Session Name: Liver: Retransplantation and Other Complications
Session Date & Time: None. Available on demand.
*Purpose: Biliary leaks and anastomotic strictures comprise the majority of biliary complications (BCs) following liver transplantation. Most case series of BCs in adult deceased donor liver transplant are older studies from an era when biliary T-tube usage was common, limiting their application to contemporary transplant practices. Indeed, few large contemporary case series of BCs in adult deceased donor liver transplant (DDLT) recipients exist in the literature. We examined the pre-transplant and intra-operative risk factors associated with BCs at a high-volume tertiary care center and determined the impact of these BCs on their long-term post-transplant outcomes.
*Methods: We retrospectively reviewed all adult patients undergoing a DDLT from a donor after brain death at Emory University between January 1, 2015 and December 31, 2019.
*Results: 647 patients underwent DDLT during the study period with a median follow-up of 2.5 years. A total of 27 bile leaks (4.2%) and 69 biliary strictures (10.7%) were detected. Whereas bile leaks were detected a median of 4 days after transplant (range: 0-65 days), biliary strictures were detected a median of 139 days after transplant (range: 5-1060 days). Biliary complications are often defined as presenting early (occurring <30 days post-transplant) or late (occurring >30 days post-transplant). Of patients who developed a bile leak, only 11.1% presented late, whereas 87% of biliary strictures presented late. Risk factors associated with biliary strictures included alcoholic cirrhosis as the etiology of liver failure. Risk factors for bile leaks included viral hepatitis as etiology of liver failure and MELD exception points. Utilization of biliary stents was strongly associated with development of both bile leaks and biliary strictures (RR= 2.25, 95% CI 1.39-3.57). In our series, 77% of biliary leaks were managed surgically through either a revision of the biliary anastomosis (42.3%) or conversion to a Roux-en-Y hepaticojejunostomy (19.2%). “Early” bile leaks diagnosed prior to POD 14 (n = 19) were exclusively managed surgically (100%), while “late” biliary leaks (n = 7) were managed primarily endoscopically (71%). In contrast, the vast majority of anastomotic strictures were definitively managed endoscopically (95.7%), with a mean of 3.2 procedures per patient. Post-transplant, biliary leaks significantly increased the risk of subsequent episodes of acute rejection (RR= 2.47, 95% CI 1.04-5.93) but did not impact patient survival. In contrast, biliary strictures did not impact acute rejection rates but was associated with a significantly reduced patient survival at one- and four-years post-transplant (RR= 5.70, 95% CI 2.4-13.5).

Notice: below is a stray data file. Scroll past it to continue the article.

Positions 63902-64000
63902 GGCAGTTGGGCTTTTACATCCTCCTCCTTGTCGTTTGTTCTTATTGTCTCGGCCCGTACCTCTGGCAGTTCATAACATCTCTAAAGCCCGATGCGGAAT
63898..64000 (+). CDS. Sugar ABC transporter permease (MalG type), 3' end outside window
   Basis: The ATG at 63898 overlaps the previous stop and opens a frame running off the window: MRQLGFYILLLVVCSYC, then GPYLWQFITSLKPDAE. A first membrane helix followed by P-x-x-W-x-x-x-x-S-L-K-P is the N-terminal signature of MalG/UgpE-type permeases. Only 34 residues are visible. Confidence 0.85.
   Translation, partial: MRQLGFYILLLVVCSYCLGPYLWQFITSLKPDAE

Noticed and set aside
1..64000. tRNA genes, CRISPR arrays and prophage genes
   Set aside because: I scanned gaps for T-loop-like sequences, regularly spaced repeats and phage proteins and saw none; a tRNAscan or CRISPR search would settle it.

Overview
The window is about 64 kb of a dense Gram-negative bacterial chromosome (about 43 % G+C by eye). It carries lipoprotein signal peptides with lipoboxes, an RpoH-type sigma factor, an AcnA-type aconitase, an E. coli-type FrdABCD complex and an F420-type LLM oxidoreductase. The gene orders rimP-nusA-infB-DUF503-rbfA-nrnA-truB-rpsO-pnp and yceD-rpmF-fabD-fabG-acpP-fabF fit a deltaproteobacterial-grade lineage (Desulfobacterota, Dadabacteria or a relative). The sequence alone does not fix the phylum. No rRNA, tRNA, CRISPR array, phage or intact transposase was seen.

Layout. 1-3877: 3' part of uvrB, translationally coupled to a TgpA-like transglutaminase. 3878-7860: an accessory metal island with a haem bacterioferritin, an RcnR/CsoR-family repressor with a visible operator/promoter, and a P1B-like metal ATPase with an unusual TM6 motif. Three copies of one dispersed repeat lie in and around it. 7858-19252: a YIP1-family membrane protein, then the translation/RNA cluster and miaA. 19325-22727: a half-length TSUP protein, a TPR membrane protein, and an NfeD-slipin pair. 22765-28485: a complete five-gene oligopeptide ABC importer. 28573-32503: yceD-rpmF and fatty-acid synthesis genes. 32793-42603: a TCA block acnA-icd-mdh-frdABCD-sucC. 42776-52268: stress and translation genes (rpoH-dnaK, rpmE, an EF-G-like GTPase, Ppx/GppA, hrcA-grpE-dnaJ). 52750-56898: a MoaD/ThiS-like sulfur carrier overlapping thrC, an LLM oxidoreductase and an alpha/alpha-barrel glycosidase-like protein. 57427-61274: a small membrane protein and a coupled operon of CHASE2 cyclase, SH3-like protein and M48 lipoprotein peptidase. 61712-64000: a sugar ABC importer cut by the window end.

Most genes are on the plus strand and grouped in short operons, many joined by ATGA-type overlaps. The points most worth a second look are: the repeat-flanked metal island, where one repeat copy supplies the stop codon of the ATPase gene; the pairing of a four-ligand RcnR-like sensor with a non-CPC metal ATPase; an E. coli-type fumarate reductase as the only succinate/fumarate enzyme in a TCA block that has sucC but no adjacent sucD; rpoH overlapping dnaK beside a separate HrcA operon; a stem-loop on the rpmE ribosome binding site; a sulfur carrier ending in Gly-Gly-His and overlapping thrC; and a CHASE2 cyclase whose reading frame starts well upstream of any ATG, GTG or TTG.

*Conclusions: BCs are a major source of morbidity and mortality following DDLT. Comprehensive analyses from high-volume centers are needed to identify risk factors for BCs to facilitate improved outcomes.
To cite this abstract in AMA style:Matar A, Ross-Driscoll K, Kenney L, Wichmann H, Magliocca JF, Kitchens WH. Biliary Complications Following Adult Deceased Donor Liver Transplantation: Risk Factors and Implications at a High-Volume US Center [abstract]. Am J Transplant. 2021; 21 (suppl 3). https://atcmeetingabstracts.com/abstract/biliary-complications-following-adult-deceased-donor-liver-transplantation-risk-factors-and-implications-at-a-high-volume-us-center/. Accessed September 21, 2021.
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